‘Lagging behind’

Today’s joint statement coincides with the publication of an OECD report that shows Ireland lags behind its European neighbours when it comes to the funding of primary education.

In reaction to the report, INTO general secretary John Boyle insisted that the Government must commit to funding at least up to the OECD average in Budget 2024.

“As part of its pre-budget campaign, the INTO has been consistently demanding a 20% increase in the school capitation grant to better fund schools and reduce the burden on parents,” the teacher’s organisation said.

The report found that countries spend an average of 9,943.86 euro per child on primary education whereas Ireland spends 10% less than that at 8,946.49 euro.

OECD countries spend on average 1.5% of their GDP on primary education. Ireland spends 1.2%, leaving it in the bottom third of countries under both measures.

The Teachers’ Union of Ireland (TUI) has described the timing of the report’s publication as “important” ahead of next month’s budget announcement, which it says needs to “commit fully to appropriately funding education across all sectors”.

“The most concerning and damning metric in this latest set of indicators shows that of the countries for which figures are provided, none spend a lower proportion of national wealth (GDP) on education than Ireland (3%).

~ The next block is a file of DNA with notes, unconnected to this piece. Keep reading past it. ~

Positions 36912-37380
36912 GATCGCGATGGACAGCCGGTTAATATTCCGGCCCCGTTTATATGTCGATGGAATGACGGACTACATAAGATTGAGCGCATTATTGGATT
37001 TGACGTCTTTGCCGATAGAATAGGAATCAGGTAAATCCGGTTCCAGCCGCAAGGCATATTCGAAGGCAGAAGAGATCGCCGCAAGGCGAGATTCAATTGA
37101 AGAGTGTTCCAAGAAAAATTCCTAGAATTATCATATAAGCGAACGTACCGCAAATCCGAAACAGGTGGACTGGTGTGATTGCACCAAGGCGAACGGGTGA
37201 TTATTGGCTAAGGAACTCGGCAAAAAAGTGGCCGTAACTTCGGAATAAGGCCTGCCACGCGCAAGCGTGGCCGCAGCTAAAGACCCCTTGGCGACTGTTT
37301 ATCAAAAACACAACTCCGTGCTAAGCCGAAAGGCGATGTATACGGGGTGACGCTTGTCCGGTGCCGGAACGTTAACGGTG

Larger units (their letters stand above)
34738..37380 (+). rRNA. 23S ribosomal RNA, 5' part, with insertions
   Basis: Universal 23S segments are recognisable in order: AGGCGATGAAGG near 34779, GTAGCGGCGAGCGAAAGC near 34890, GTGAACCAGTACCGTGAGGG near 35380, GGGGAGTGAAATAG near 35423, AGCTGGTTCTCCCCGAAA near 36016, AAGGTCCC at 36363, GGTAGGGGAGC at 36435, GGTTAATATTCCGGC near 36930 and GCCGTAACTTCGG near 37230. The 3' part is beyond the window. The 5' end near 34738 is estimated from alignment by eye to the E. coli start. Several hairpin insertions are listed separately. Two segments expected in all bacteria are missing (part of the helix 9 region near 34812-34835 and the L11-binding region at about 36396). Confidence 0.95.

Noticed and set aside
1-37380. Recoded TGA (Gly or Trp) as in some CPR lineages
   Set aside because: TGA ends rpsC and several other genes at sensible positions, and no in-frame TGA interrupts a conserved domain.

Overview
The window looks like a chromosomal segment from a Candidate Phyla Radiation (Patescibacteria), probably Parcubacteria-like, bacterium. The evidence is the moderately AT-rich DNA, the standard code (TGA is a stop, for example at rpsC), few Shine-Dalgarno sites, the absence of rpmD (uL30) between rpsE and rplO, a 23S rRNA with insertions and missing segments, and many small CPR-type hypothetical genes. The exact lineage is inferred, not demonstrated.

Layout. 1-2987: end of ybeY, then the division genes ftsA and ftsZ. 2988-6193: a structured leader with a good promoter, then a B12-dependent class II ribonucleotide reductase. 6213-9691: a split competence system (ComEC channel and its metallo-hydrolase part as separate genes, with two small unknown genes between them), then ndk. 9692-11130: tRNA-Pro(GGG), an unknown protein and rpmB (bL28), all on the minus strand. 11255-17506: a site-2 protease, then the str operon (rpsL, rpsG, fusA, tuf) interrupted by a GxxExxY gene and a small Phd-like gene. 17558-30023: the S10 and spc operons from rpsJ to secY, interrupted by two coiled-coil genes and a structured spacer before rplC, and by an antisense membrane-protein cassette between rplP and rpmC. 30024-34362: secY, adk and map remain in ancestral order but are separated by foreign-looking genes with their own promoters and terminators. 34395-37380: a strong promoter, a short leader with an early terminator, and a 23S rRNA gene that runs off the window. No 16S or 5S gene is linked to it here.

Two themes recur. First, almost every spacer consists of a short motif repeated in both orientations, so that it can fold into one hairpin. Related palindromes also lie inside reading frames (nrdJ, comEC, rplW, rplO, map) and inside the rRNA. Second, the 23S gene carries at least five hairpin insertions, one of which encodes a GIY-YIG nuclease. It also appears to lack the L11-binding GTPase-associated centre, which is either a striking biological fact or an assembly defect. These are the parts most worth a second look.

“This is even more pronounced at second level, where at 1%, the spend for second level is just half that of the OECD average,” TUI said in a statement. 

“Inadequate teaching allocations to schools and the failure to restore middle management positions have long been identified by TUI as key drivers of the current teacher recruitment and retention crisis, so this continuing failure to invest appropriately has had extremely damaging effects on the profession and ultimately on the service to students,” the statement read. 

“Next month’s Budget must provide the appropriate, targeted funding to finally begin the process of remedying this inaction.”

The IFUT (Irish Federation of University Teachers) also released a statement in response to the OECD report’s findings. 

IFUT general secretary, Frank Jones said:

“We are not just concerned with the levels of investment in Higher Education; we wanted to see what the OECD report told us about working and learning conditions in the sector.

“We once again learn that Ireland’s Higher Education staff to student ratio is wholly inadequate, standing at 1 staff member to every 23 students, while the OECD average is 1 to 17. This report confirms that Ireland is still lagging behind the rest of the OECD in terms of investment in tertiary education in Ireland.

“IFUT calls upon the government to accept that the time has finally come for them to honour their own promises and commitments to increase funding for higher education and to make money available in the October budget for the sector to try to make up for the years of neglect it has suffered.”

The Organisation for Economic Co-operation and Development (OECD) is an intergovernmental organisation with 38 Member countries that aims to “stimulate economic progress and world trade”.